Sunday, February 26, 2006

Screaming into a Box

At times, when I speak about certain topics, certain issues that have a contemporary political currency, I feel as though listeners or readers in our current climate have developed the tendency to hear one or two statements and turn off, dismissing my commentary as ideologically driven from an opposing point of view. The oddity, it seems, is that my views are "ideological" and "opposite" to folks on both sides of the aisle. We've developed such an adversarial mode of discourse in this nation that whenever a commentator delivers a statement that does not immediately attack one side or the other, individuals on the receiving end automatically assume that the commentary opposes their points of view.

First of all, I want to know why in the hell an "ideologically-driven" politics is necessarily bad. According to Ralph Waldo Emerson, "we ought to remember [when dealing with the state] that its institutions are not aboriginal, though they existed before we were born: that they are not superior to the citizen: that every one of them was once the act of a single man: every law and usage was a man's expedient to meet a particular case... the old statesman knows that society is fluid; there are no such roots and centres; but any particle may suddenly become the centre of the movement" (from "Politics"). In other words, Politics is all ideologically and contextually driven. Politics is inherently oppositional: nobody can agree on all points with anyone else.

I'll offer a viewpoint on higher education. The Pope Center - a conservative think-tank that has more heart than brains - loves to attack the fact that higher education has added a more diverse curriculum in recent years. Colleges don't teach Shakespeare or Chaucer, paragons of Western Civilization and virtue! This is their cry, which they cram down throats with glee, citing courses in "Queer Theory" and "Trickster Characters in Literature" - special topics courses - as supplanting these paragons of virtue.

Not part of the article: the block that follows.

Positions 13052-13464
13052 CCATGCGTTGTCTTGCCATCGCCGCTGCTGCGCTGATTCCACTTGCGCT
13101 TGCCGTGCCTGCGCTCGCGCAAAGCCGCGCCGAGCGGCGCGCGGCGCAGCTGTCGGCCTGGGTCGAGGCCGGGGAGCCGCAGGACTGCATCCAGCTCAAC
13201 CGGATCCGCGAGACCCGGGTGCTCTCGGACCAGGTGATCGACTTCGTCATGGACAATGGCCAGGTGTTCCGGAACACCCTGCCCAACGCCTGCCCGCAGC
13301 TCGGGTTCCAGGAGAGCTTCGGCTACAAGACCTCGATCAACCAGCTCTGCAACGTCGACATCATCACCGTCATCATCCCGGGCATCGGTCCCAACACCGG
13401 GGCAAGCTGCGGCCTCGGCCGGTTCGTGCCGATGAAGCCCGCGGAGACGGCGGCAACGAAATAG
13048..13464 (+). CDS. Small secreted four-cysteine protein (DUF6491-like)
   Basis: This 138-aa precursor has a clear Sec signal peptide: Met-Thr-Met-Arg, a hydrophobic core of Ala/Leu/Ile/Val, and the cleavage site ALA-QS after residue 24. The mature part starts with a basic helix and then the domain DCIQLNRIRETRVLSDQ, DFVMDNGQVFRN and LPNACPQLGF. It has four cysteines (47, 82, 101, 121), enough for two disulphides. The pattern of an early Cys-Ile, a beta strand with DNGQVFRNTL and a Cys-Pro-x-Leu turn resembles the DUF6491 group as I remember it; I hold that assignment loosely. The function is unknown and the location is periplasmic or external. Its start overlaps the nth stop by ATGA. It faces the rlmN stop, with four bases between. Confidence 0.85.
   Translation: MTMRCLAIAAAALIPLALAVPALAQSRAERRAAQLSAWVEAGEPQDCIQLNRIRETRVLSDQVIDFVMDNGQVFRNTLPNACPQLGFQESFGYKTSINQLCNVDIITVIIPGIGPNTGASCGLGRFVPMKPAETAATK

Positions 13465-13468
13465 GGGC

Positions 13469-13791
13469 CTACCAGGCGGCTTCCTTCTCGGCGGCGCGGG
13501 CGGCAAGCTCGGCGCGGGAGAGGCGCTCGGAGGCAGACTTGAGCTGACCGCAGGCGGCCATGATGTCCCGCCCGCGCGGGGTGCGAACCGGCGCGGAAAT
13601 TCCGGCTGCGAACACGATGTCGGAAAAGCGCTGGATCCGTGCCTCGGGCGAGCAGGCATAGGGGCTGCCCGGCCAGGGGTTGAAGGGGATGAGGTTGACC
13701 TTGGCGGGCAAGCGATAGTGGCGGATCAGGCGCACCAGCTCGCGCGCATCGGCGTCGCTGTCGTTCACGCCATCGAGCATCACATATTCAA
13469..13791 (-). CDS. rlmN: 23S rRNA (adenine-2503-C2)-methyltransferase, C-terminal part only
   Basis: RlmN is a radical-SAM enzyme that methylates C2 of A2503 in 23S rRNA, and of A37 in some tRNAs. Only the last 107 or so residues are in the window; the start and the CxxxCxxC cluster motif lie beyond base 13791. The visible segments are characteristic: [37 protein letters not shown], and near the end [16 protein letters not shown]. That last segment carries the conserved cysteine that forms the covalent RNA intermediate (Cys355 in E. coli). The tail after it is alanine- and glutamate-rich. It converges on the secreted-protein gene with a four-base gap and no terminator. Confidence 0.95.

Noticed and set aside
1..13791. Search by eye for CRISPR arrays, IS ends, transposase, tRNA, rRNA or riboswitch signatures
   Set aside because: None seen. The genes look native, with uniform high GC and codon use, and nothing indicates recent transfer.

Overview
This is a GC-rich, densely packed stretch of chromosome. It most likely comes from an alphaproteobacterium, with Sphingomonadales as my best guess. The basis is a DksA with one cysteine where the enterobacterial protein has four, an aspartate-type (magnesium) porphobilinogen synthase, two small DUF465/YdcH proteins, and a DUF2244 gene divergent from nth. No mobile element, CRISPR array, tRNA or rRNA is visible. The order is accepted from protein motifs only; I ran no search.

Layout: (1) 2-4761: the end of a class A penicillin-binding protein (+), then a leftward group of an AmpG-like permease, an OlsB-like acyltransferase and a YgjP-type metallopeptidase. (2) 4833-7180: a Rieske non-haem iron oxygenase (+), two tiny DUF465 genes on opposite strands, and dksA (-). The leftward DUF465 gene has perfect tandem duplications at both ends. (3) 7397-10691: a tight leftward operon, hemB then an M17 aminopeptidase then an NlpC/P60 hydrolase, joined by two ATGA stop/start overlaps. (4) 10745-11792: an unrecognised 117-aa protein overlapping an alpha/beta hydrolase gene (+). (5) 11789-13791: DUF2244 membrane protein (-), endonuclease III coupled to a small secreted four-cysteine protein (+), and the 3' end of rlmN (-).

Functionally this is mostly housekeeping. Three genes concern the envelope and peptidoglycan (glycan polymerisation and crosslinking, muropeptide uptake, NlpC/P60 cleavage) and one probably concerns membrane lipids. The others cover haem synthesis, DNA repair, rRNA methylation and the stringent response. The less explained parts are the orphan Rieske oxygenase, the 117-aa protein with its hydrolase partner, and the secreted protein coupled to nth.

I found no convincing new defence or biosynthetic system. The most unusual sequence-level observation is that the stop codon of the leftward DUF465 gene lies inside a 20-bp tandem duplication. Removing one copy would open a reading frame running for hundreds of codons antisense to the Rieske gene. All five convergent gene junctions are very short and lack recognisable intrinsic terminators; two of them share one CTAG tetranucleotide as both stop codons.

I won't address the "virtue" comment with anything but this: Chaucer was a dirty-minded man, and some of his stories would be printed in "Hustler" in modern America. Take for instance, the tale of Handy Nicholas, who, when sticking his ass out the window to fart upon the husband of the young lady he was screwing, received a hot poker up said ass for his trouble. Take the drunken murders and sexual innuendo in the best of Shakespeare ("Thy daughter and the moor are making the beast with two backs" - Othello). They just say it in prettier prose. Chaucer, if one looks closely enough at direct and accurate translation of his contemporary vernacular, told some classic dick-and-fart jokes in Middle English.

Special topics courses - those which "supplant" Shakepeare and Chaucer - appear once in a while as a result of student demand. For good reason: with an increasing number of "groups" writing literature, there is a broadened base of knowledge. For a long while, the study of American Literature - Melville, Thoreau, Whitman, and company - was considered classless and base. Shakespeare and Chaucer have their place, and the many sections of both that are taught each semester are full; but with an increasing base of knowledge that goes along with an increasing base of literature goes a responsibility on the part of universities to study and discuss that base.

Why the outcry? One side doesn't understand it, the other embraces it to the point of folly. There is no balanced center - those in the center are considered members of the opposition by the vocal and obnoxious minorities on either side of the spectrum. I agree - to a point - that Shakespeare and Chaucer belong in the English curriculum; however, I don't think that a single-minded obsession with retaining cultural references that are five and eight hundred years out of date is a wise course of action. Shakespeare and Chaucer form the base of Modern English - Shakespeare's plays are among the earliest written records of early modern English, and direct correlations with linguistic development can be traced between the two. They are not the only contributors anymore, though. The latino, the vocal homosexual, and the descendant of the slave have all contributed their voices to our current culture, and to understand it, we must understand its origins and its expressive means.

On the other hand, studies that have been part of Western culture since its inception in Greece, and here I speak specifically of Rhetoric, are denigrated as meaningless. By extrapolation from the phrase "just campaign rhetoric," most citizens feel that rhetoric is the study of how to say something without saying anything. Nothing could be further from the truth. The rhetorical critic tries to find the meaning that the rhetor has hidden within his message. We need more critics of rhetoric: more people who can dissect and share the true meanings of speeches and statements.

More on this later.

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